Impacted teeth are unerupted or partially erupted teeth
that cannot fully erupt due to:
- Lack of space (crowding)
- Misalignment (tooth is rotated out of position)
- Conflicting position (another tooth has erupted over that position)
- Ankylosis - when other causes of impaction are not corrected in a
timely manner, the roots of the impacted tooth can fuse to the surrounding
bone creating a tooth frozen in an unerupted or partially erupted state.
The teeth most likely to become impacted are the third molars,
also known as "wisdom teeth." The first molars are also
known as the 6-year molars since they generally erupt at around age 6,
and the second molars are also known as the 12-year molars since they
generally erupt at around age 12. If the third molars erupted normally,
they might be called 18-year molars. But there is rarely enough space
to fit these last teeth into the small space left behind the second molars,
so the third molars often become impacted.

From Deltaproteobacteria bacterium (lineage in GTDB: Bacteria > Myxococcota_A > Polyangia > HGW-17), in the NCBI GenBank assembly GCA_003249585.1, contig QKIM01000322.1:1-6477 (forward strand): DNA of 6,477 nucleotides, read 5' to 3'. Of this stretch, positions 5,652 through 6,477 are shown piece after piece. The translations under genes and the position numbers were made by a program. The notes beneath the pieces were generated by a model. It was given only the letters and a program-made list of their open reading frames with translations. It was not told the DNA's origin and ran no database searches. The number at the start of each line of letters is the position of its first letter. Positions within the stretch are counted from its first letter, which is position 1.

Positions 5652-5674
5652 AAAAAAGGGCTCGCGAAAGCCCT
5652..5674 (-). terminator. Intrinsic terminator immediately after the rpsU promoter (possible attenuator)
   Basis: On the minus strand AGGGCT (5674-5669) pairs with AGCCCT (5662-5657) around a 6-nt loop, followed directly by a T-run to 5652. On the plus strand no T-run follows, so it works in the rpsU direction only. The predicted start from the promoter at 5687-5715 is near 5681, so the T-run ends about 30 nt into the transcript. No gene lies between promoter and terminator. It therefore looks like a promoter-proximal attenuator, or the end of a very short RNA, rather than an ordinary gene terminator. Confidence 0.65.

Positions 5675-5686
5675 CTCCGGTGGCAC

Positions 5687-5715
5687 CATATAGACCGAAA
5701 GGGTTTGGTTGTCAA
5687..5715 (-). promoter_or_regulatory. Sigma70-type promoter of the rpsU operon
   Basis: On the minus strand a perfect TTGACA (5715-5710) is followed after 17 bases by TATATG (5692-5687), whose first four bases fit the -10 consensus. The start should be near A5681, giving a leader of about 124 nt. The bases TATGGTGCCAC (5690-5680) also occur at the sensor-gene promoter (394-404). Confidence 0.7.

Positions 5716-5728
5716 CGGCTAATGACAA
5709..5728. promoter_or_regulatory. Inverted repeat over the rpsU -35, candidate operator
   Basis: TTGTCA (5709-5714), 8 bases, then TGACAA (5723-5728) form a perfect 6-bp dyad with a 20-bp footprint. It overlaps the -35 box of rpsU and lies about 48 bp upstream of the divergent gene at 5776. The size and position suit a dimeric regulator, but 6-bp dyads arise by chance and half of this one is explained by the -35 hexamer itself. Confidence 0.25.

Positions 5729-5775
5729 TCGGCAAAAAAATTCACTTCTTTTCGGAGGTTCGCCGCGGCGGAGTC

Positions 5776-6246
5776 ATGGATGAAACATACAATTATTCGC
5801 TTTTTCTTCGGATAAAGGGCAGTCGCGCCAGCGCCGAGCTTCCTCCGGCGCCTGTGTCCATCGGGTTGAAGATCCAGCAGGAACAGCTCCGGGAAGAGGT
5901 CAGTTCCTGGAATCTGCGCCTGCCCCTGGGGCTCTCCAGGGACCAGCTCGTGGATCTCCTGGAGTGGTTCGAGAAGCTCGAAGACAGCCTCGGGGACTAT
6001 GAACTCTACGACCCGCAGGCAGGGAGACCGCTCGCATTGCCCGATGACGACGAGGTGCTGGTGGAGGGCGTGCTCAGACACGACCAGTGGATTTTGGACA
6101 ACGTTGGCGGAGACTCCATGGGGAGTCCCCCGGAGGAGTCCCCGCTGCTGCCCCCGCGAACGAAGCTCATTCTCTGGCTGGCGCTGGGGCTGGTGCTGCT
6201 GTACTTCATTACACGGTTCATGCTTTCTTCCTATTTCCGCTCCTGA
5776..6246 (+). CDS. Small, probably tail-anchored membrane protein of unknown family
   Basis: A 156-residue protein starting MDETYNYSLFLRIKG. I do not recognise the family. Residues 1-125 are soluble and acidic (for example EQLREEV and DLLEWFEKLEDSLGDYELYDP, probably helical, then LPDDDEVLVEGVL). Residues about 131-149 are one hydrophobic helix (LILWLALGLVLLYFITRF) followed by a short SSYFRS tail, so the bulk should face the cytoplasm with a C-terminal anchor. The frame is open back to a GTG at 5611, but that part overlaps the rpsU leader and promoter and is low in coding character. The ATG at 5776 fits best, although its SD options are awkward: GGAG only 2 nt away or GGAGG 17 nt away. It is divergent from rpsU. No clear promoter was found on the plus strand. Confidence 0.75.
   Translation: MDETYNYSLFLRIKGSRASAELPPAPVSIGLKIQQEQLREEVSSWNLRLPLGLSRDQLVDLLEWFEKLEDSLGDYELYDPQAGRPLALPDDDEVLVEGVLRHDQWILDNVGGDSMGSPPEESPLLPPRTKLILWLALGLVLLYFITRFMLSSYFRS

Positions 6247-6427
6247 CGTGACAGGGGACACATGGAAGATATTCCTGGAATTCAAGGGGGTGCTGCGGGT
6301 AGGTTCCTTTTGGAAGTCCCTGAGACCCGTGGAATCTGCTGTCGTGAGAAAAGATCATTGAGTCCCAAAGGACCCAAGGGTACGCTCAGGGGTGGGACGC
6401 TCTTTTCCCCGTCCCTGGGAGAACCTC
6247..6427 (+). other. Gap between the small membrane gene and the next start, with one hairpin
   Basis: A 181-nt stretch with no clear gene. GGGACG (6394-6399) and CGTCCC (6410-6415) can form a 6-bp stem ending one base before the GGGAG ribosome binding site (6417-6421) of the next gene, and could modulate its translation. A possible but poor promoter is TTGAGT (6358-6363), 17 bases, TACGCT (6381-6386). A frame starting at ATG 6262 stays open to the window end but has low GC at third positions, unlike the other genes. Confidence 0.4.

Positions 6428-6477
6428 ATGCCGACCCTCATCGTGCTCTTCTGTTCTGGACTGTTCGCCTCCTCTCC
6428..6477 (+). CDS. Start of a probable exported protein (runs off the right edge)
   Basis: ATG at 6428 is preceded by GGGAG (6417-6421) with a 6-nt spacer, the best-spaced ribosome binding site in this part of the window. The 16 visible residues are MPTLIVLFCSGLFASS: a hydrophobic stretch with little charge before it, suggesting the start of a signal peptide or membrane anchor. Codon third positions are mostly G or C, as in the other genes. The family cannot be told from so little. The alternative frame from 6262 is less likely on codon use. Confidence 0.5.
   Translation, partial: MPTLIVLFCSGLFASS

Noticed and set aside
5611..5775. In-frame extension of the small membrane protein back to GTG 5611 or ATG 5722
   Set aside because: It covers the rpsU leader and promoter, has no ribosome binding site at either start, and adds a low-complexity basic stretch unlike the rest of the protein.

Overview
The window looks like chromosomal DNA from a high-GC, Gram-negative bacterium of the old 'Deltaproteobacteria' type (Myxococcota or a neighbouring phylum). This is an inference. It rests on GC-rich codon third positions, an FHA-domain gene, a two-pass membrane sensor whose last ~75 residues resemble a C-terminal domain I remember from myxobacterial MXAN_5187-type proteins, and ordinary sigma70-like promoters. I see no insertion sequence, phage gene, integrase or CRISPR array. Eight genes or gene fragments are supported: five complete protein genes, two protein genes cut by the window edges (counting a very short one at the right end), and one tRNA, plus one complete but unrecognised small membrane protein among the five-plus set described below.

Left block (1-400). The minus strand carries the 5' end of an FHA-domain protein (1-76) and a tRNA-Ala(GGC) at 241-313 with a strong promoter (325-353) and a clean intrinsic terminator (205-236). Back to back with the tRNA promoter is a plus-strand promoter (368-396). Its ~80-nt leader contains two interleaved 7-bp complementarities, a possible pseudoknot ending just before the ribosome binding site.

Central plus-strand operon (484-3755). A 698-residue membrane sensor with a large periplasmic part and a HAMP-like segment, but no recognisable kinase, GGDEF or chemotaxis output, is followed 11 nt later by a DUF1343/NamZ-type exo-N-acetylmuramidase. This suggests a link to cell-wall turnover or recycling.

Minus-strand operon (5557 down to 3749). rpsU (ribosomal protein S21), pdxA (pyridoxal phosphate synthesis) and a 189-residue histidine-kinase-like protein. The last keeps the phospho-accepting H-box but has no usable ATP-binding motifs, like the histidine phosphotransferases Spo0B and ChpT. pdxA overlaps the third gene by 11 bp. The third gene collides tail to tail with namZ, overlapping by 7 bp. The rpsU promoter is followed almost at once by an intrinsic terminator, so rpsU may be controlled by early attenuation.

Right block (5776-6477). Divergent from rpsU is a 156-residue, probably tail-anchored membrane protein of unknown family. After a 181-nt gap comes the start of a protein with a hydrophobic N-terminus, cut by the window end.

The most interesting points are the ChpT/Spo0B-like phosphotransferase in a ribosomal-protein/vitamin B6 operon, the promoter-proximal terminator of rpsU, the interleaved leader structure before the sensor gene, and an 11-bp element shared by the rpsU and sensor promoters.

|This panoramic x-ray shows the
impacted 3rd molars (wisdom teeth).
The upper wisdom teeth are crowding the sinus cavity and may erode
the roots of the 2nd molars. The lower wisdom teeth are impacted
sideways and are likely to cause crowding of the lower teeth,
leading to malocclusion.
The most important thing to know about impacted teeth is
that they almost always require extraction. The longer the extraction
is postponed, the longer the tooth roots grow. When the tooth roots of
an impacted tooth are allowed to develop, the risk of complication due
to extraction increases significantly because the tooth roots may "wrap
around" sensitive facial nerves.
The risks of keeping an impacted tooth extend beyond the
impacted tooth itself. Any impacted tooth will exert forces on the arch
of your smile that may cause unnecessary crowding of your teeth. An impacted
tooth below the gum surface may erode the roots of adjacent teeth. An
impacted tooth above the gum line may create a "food trap" that
is difficult to brush or floss and is likely to lead to decay.
If you have an impacted tooth and you are not FULLY aware
of the risks and alternatives associated with keeping or extracting an
impacted tooth, please contact us for an appointment.
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Dental WebSmith, Inc.
and Elliot Ledner, DDS, Janet Zaiff, DDS, PC. All rights reserved worldwide.
Disclaimer: The information provided within
is intended to help you better understand dental conditions and procedures.
It is not meant to serve as delivery of medical or dental care. If you have
specific questions or concerns, contact your health care provider.